Among the names was the German version of Ludemann.

He could have been fighting Ludemanns from New Zealand and Australia who were related to him.

It brought home to me the arbitrary nature of life and death and the tragedy of war which pits ordinary people against other ordinary people who are on one side or the other because of where they happened to be at a time and place.

Today, on Anzac Day, we rightly remember and honour those who served with the allies at home and abroad and especially those wounded or killed.

But at this distance from the awfulness of those wars and in the hope of peace, it’s not inappropriate to also remember that there were people like us on the other side.


Victoria Wood 19.5.53 – 20.4.16

April 22, 2016

The multi-talented Victoria Wood has died.

Victoria Wood – who has died at the age of 62 – was one of the UK’s best-loved entertainers with a career spanning more than four decades.

A Bafta award-winning comedian, actor, singer and writer, Wood was probably best known for her 1980s comedy series Victoria Wood: As Seen On TV and for her on-screen partnership with Julie Walters in the comedy sketch series Wood and Walters.

She wrote and starred in the hit BBC sitcom Dinnerladies and branched out into drama – writing and starring in the 2006 World War Two ITV drama Housewife, 49 – an adaptation of the diaries of Nella Last – which earned her two Baftas.

Wood was also popular for her live stand-up comedy shows, which were interspersed with her own compositions accompanied on the piano.

Made an OBE in 1997 and then a CBE later in 2008, Wood’s much-admired talent lay in her brand of humour which was grounded in everyday life – full of astute observations of popular culture and the mundane elements of life. . . 

The Poke has 21 of her best one liners which include:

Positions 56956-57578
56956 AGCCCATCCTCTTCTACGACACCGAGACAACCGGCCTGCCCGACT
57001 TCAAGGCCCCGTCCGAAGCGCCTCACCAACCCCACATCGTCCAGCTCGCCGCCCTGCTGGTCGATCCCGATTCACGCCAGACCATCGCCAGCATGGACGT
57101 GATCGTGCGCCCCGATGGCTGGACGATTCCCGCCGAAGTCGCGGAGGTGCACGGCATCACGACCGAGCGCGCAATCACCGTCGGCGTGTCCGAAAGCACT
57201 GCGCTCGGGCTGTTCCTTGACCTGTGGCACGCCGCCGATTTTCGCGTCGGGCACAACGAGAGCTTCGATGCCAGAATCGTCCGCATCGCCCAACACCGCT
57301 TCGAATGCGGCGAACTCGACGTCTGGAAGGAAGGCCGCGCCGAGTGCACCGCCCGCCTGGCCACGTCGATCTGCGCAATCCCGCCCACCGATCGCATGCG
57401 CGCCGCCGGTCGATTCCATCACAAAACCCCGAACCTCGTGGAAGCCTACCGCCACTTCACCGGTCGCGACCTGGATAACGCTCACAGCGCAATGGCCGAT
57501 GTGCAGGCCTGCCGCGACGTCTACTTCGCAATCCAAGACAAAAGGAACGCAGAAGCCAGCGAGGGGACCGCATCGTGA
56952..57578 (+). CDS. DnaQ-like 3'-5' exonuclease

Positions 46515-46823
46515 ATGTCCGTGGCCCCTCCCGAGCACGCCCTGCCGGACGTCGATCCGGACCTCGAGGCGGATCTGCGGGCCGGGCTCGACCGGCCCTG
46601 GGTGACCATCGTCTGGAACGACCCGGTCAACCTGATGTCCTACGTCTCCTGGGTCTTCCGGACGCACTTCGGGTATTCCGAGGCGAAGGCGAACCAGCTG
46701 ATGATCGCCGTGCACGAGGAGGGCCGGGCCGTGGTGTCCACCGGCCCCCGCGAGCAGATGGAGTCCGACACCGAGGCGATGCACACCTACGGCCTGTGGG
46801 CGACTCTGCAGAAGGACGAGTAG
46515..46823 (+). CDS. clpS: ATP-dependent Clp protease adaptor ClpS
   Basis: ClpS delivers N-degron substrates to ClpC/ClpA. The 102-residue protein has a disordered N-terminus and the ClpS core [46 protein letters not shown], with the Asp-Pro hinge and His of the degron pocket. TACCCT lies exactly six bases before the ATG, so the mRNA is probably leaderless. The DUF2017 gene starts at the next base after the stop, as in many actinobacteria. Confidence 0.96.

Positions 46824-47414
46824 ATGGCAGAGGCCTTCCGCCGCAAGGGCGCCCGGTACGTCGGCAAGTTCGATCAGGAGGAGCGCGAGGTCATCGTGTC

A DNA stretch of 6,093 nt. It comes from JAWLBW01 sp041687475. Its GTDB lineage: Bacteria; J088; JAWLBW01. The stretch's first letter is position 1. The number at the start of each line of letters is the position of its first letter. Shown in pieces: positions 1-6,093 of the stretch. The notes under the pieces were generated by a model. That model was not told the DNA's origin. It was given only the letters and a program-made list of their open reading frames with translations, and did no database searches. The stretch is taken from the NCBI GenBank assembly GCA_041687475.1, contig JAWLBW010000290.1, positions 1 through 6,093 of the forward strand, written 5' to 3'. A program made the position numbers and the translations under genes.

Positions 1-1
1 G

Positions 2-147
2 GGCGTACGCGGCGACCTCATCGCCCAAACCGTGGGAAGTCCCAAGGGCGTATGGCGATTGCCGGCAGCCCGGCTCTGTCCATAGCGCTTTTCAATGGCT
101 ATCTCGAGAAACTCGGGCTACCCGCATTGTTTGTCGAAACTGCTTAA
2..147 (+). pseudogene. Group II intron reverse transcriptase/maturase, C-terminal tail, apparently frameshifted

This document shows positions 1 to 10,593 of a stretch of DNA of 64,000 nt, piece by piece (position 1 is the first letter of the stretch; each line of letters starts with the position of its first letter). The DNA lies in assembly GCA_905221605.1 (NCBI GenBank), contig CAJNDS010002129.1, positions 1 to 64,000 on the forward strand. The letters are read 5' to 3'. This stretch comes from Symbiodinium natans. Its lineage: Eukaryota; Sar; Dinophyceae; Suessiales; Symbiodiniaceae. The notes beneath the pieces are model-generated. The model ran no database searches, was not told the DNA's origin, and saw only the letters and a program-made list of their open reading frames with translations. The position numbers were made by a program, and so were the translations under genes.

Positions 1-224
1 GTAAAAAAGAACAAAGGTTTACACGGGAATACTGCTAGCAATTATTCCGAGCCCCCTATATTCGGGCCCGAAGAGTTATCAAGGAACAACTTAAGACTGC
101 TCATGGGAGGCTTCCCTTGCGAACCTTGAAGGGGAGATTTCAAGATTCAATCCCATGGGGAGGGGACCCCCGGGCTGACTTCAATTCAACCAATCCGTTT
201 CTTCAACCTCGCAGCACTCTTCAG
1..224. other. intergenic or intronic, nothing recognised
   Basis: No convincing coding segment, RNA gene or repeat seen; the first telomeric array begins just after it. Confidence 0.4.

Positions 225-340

• We’d like to apologise to our viewers in the north…………it must be awful for them.
  • A man is designed to walk three miles in the rain to phone for help when the car breaks down, and a woman is designed to say, “You took your time” when he comes back dripping wet. . .
  • I haven’t got a waist. I’ve just got a sort of place, a bit like an unmarked level crossing.
  • I once went to one of those parties where everyone throws their car keys into the middle of the room. I don’t know who got my moped but I’ve been driving that Peugeot for years.
  • The first day I met my producer, she said, “I’m a radical feminist lesbian.” I thought what would the Queen Mum do? So I just smiled and said, “We shall have fog by tea-time.” . .
  • I’ve got a degree, does that mean I have to spend my life with intellectuals? I’ve also got a life-saving certificate, but I don’t spend my evenings diving for a rubber brick with my pyjamas on. . .

 


Merle Haggard 6.4.37 – 6.4.16

April 7, 2016

Country singer Merle Haggard has died:

Merle Haggard, the grizzled country music legend whose songs such as “Okie from Muskogee” and “Fightin’ Side of Me” made him a voice for the workingman and the outsider, has died. He was 79.

Haggard died Wednesday, his birthday, of complications from pneumonia at his home in Northern California, his agent Lance Roberts told CNN. . .